Demographics

Between the 16th and 24th of April 2008 8,477 members of the DIMSDRIVE monitor group completed a private internet-based questionnaire. 53.6% of the sample were female, 0.6% in their teens, 13.9% in their twenties, 36.4% in their thirties, 30.2% in their forties, 12.9% in their fifties, and 6.0% aged sixty or older.

I’ve recently been eating SOYJOY for lunch in an attempt to lose weight and save money. I succeeded in both, dropping about two and a half kilograms in three weeks, but then last week I went on a business trip to Nice and managed to put it all right back on. SOYJOY is nice on its own regardless of the particular flavour, and at work the also have another one I like, wheat based with a maple flavour, but I can’t for the life of me remember the name, although I do know it’s from Asahi, perhaps from wheat left-over from the beer-making…

I’ve never heard of “Natural Brown” before, but it’s a quite unappetising name and suggests to me the laxative effect it might induce!

Finally, here’s a rather weird (fan-made surely?) CalorieMate advert:


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Mineral water consumption in Japan

Partner's water bottle

I use a built-in water purifier for drinking water at home, so consumption of mineral water is limited to the occasional half-litre bottle at the weekends when going out. To see how the Japanese use it, DIMSDRIVE Research conducted a survey into this topic of mineral water.

Demographics

Between the 19th and 27th of March 2008 8,383 members of the DIMSDRIVE Monitor group completed a private internet-based questionnaire. 52.9% of the sample were female, 1.3% in their teens, 14.9% in their twenties, 33.3% in their thirties, 29.9% in their forties, 14.7% in their fifties, and 5.9% aged sixty or older. 51.7% lived in a house, 47.0% in a flat (apartment), and 1.3% other. By family size, 13.0% lived alone, 23.8% with one other, 25.1% with two others, 24.1% with three others, and 14.0% with four or more other people.

The pictured bottle sounds even less appealing than the Engrish standbys of Pocari Sweat and Calpis, but it’s actually mineral water for your four-legged friend, not Dogpis!

Getting back on track, my purchased brand is determined by seeing which one is 110 yen in the convenience store, although I can’t remember the brand right now, but it is a Japanese one. I’ve tried the oxygenised water a couple of times, but I didn’t really notice any difference.

Water?

View Results

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Sports club usage in Japan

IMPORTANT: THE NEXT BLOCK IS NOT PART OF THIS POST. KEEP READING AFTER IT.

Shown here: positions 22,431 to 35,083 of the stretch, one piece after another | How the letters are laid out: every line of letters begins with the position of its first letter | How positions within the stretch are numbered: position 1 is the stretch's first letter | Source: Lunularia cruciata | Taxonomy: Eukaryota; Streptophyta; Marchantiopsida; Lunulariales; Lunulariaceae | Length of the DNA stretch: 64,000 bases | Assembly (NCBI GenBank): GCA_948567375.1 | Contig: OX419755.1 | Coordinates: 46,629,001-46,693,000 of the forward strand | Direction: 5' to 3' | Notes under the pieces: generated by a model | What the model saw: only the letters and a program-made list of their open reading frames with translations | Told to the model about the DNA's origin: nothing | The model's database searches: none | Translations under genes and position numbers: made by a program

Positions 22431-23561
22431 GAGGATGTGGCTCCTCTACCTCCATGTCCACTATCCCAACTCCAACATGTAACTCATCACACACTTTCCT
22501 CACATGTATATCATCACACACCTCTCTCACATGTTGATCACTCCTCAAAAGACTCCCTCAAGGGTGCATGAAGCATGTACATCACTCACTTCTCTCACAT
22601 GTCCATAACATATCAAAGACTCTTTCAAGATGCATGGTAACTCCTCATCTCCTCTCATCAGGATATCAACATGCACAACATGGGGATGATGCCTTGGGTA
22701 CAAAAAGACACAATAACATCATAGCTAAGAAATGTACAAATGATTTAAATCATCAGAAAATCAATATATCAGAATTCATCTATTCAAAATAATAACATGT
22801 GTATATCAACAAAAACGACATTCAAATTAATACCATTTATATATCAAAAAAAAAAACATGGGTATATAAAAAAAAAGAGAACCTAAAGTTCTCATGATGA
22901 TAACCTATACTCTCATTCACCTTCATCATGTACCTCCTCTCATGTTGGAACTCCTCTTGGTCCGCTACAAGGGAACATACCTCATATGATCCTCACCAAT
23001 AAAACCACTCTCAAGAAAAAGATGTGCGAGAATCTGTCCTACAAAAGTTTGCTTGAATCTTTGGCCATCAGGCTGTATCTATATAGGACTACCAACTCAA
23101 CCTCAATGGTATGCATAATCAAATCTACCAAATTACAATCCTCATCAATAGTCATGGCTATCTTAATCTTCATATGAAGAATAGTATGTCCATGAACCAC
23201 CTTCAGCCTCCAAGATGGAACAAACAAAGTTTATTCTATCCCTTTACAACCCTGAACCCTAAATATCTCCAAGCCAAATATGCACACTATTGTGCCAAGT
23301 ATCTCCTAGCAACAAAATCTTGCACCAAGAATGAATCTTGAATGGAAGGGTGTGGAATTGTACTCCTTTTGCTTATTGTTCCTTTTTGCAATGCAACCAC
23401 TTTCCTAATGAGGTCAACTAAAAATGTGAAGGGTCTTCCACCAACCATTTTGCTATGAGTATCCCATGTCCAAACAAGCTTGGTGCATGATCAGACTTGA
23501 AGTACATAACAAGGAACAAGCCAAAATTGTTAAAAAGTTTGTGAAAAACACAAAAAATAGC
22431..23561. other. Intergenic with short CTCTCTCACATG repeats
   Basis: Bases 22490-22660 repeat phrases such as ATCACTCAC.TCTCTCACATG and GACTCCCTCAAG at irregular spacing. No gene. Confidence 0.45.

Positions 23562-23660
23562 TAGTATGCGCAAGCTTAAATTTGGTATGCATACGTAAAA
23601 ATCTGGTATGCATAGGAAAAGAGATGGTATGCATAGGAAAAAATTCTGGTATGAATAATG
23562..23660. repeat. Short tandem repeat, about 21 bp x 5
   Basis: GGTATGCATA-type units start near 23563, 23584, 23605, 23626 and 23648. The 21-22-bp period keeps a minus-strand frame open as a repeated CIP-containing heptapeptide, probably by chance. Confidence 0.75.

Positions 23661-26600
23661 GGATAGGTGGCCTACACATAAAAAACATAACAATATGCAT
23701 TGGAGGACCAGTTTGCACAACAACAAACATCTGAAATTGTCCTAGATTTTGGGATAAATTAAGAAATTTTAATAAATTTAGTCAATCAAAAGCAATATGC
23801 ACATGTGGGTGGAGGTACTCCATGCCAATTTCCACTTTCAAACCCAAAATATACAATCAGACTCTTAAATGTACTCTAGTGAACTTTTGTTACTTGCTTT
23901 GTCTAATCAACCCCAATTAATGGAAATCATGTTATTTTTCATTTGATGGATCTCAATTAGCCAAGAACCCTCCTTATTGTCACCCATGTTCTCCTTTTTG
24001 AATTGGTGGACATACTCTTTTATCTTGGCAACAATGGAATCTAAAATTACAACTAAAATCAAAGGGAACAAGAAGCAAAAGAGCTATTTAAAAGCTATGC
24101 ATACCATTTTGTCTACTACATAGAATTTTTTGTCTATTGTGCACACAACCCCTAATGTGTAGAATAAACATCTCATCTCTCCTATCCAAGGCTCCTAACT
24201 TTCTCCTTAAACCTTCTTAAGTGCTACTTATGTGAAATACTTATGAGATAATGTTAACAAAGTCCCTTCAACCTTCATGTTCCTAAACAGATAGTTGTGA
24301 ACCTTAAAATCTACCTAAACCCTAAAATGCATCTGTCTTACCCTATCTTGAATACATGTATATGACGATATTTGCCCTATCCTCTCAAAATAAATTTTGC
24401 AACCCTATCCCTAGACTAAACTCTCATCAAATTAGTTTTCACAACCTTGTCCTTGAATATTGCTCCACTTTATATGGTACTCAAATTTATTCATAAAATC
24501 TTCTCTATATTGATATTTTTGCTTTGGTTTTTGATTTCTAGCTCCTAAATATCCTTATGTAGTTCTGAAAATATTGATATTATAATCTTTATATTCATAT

Do you use a sports club or fitness club? graph of japanese statisticsI did get as far as going to look round a sports club once, but the staff were not very friendly at all and the price was a bit high, so I gave up. I should try again somewhere else… To see how the Japanese view this topic, DIMSDRIVE Research recently performed a survey into sports clubs.

Demographics

Between the 20th and 28th of February 2008 6,016 members of the DIMSDRIVE monitor group completed a private internet-based questionnaire. 55.7% of the sample was female, 1.5% in their teens, 20.0% in their twenties, 34.5% in their thirties, 25.3% in theire forties, 17.5% in their fifties, and 1.2% aged sixty or older.

I have been just the once to a fitness club in Japan in a hotel we were staying in, as we had a package that included free use of the facilities. The walking machine was fun, and the instructor helped us out with stretching exercises and the like, but then he introduced me to the stair machine which completely killed me in under 10 seconds. After that it was off to the hot tub and swimming pool, which is much more my idea of exercise!

In Q4 there is one type of training mentioned, 加圧, kaatsu, which is quite the popular fad in Japan amongst people on television. Basically you constrict bloodflow to your arms or legs and do a normal workout, and scientific studies in Japan have shown that for certain conditions and certain people it is better than normal exercise. To me it looks pretty dangerous, quite frankly! There’s very little English language information on this, and the scientific papers I see are split between those seeing an effect and those not.